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Cortinarius alboviolaceus   (Silvery Violet Cort)
North America, Europe
Cap 5-8 cm diameter, stem 5-12 cm tall * 1-2 cm thick
This site contains no information about the edibility or toxicity of mushrooms.

Cortinarius alboviolaceus, also called Silvery violet cort, has a convex to an umbonate, fleshy, silvery violet cap. It grows with deciduous trees but is also found with conifers, often on acidic soil.

Cap first domed and then shallowly convex with a broad umbo, dry, silky. The colour varies from almost white through pale lilac to pale mauve. Gills attached to the stem, close, pale purplish at first, becoming cinnamon to rusty brown. They are covered by a white cortina when young. Stem swollen at the base or assumes a club-like shape, featuring a dry and silky texture. The stem exhibits a pale lilac hue, particularly near the apex, and is adorned with whitish to silvery fibres that can ensnare mature spores, causing rusty colours to emerge. Spore print rusty brown.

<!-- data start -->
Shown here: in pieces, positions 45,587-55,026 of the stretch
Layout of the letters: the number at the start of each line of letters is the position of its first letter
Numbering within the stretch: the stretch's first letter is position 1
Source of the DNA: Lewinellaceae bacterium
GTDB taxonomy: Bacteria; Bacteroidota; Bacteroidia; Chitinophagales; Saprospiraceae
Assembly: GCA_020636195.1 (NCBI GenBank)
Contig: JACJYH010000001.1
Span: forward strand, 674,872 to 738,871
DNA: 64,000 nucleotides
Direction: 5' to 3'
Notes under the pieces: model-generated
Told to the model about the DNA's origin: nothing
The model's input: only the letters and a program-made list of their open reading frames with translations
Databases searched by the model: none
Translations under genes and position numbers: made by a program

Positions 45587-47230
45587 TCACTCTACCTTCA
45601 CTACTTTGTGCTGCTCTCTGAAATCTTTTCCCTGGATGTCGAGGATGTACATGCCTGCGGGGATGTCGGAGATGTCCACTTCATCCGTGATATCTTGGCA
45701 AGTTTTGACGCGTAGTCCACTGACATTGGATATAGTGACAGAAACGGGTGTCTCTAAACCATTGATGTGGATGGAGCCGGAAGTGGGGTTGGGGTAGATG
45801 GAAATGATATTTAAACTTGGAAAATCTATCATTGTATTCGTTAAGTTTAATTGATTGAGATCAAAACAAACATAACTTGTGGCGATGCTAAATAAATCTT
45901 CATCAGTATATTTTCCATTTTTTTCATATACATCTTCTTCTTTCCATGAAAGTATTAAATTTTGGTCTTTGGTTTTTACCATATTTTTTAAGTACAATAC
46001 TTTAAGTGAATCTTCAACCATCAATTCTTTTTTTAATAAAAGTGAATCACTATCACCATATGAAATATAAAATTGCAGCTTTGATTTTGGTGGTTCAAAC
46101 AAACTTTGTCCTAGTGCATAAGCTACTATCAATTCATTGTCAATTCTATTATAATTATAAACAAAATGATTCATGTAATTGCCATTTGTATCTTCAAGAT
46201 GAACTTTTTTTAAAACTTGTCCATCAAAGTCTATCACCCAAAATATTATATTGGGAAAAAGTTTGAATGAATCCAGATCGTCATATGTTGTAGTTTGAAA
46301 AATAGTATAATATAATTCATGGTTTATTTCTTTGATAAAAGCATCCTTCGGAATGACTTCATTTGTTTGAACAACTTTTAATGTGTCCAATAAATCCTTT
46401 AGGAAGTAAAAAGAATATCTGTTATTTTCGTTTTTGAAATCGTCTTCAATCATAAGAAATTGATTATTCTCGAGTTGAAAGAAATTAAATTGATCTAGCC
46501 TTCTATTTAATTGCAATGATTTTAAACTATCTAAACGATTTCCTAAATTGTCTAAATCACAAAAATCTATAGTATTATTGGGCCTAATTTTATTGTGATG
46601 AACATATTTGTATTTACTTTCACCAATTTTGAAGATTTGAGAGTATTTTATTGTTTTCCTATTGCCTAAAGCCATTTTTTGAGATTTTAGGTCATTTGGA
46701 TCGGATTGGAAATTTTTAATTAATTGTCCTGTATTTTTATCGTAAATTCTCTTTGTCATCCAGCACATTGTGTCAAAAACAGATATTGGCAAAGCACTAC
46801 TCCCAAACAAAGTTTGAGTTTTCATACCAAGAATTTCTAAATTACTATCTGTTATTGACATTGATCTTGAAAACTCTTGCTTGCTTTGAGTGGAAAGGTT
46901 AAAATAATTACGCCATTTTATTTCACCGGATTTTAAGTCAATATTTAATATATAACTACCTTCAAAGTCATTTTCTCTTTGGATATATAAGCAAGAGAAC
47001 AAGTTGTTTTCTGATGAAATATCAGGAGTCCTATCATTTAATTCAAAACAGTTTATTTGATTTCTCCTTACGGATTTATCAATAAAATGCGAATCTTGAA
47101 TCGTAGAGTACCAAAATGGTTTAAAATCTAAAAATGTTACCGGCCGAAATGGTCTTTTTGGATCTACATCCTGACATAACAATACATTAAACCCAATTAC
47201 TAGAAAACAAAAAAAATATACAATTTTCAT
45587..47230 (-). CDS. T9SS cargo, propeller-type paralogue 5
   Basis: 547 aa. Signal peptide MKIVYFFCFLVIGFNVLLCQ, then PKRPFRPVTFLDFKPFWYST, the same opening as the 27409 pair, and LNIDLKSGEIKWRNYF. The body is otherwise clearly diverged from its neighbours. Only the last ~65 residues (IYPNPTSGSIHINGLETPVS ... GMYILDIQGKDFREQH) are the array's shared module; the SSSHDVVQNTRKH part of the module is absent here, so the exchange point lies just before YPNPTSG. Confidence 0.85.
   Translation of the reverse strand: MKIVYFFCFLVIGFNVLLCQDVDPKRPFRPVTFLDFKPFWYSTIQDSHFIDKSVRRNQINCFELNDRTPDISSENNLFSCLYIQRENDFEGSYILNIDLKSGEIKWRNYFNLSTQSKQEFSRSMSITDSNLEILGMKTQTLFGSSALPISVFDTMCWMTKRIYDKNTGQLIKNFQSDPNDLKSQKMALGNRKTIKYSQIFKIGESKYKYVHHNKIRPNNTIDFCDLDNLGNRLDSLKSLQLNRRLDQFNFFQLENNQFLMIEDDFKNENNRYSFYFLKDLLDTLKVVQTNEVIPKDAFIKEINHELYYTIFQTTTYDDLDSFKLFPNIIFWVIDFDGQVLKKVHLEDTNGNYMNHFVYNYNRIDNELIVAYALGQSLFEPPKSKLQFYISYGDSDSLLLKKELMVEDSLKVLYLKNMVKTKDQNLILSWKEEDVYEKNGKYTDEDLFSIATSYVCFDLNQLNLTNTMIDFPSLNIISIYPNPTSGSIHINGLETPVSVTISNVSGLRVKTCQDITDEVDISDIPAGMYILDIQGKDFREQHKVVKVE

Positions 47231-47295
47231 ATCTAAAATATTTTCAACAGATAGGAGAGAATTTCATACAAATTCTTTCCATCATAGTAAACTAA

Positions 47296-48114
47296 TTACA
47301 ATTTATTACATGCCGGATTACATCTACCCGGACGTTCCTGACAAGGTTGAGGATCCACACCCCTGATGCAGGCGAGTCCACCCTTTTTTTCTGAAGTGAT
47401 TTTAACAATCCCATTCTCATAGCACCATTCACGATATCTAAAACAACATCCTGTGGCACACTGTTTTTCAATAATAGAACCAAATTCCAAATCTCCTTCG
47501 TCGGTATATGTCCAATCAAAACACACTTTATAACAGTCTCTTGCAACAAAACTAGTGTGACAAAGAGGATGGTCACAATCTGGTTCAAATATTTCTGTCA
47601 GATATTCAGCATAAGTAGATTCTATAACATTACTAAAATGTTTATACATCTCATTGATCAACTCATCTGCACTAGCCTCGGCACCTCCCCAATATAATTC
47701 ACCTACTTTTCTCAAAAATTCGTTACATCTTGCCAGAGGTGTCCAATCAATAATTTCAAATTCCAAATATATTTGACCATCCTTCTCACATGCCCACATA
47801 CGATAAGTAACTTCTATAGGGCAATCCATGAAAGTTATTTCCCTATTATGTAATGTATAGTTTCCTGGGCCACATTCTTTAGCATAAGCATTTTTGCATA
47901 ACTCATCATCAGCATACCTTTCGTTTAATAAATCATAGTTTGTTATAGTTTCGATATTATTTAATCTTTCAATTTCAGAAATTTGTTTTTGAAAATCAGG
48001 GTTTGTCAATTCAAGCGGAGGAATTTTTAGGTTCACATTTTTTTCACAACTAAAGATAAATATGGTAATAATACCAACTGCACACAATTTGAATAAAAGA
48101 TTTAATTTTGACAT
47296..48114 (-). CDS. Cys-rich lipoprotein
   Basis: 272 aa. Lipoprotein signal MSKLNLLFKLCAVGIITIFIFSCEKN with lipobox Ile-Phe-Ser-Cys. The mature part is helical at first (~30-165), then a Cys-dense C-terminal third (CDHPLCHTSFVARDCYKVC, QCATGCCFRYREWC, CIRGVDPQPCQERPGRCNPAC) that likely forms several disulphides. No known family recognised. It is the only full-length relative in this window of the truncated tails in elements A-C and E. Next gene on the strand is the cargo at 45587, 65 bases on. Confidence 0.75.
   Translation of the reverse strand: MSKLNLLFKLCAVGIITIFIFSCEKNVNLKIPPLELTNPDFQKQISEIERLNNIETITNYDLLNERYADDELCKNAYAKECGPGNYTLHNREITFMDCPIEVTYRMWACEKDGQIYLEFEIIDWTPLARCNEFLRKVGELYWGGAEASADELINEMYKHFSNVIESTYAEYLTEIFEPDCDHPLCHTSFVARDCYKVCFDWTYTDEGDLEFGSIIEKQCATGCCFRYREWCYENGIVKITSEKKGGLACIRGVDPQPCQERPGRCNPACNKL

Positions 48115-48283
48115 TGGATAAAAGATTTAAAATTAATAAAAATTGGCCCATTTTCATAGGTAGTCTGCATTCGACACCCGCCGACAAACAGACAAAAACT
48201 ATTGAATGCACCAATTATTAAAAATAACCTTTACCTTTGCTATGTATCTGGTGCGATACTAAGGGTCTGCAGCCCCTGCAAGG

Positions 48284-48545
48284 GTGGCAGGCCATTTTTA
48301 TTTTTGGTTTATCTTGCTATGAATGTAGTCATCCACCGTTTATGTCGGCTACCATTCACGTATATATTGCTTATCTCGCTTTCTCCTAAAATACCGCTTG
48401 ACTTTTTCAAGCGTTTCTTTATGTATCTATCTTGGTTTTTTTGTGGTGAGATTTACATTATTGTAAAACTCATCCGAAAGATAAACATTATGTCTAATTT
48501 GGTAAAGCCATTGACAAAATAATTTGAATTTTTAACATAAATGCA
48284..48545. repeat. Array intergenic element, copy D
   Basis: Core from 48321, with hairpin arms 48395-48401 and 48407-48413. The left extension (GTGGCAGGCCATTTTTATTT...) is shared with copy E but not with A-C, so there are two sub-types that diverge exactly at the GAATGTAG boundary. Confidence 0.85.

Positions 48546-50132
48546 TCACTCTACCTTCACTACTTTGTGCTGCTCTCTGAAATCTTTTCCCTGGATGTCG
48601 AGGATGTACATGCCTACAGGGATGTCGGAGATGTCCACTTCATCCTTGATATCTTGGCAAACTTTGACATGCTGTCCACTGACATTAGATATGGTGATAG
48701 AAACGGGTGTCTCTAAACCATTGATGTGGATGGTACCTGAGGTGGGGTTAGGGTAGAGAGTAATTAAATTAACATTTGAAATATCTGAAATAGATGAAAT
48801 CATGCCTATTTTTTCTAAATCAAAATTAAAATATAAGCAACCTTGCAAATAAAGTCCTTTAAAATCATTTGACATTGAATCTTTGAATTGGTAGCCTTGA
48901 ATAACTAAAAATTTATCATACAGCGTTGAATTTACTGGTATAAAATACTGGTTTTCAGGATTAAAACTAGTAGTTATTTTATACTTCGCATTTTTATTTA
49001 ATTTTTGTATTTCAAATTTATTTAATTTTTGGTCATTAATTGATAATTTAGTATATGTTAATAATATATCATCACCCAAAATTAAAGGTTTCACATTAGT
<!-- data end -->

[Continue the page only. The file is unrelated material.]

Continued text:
Microscopic Features: The spores of these mushrooms are broadly ellipsoidal and measure 7.5-9 x 4.5-6┬Ám. They possess fine warty ornamentation and are inamyloid.

Cortinarius alboviolaceus on the First Nature Web site.
Cortinarius alboviolaceus on the MushroomExpert.Com Web site.

Many mushrooms are poisonous and some are lethally poisonous. It can be very difficult to distinguish between an edible and a poisonous mushroom. Because of that, we recommend that you never eat wild mushrooms, and this site does not contain any information about the edibility or toxicity of mushrooms.

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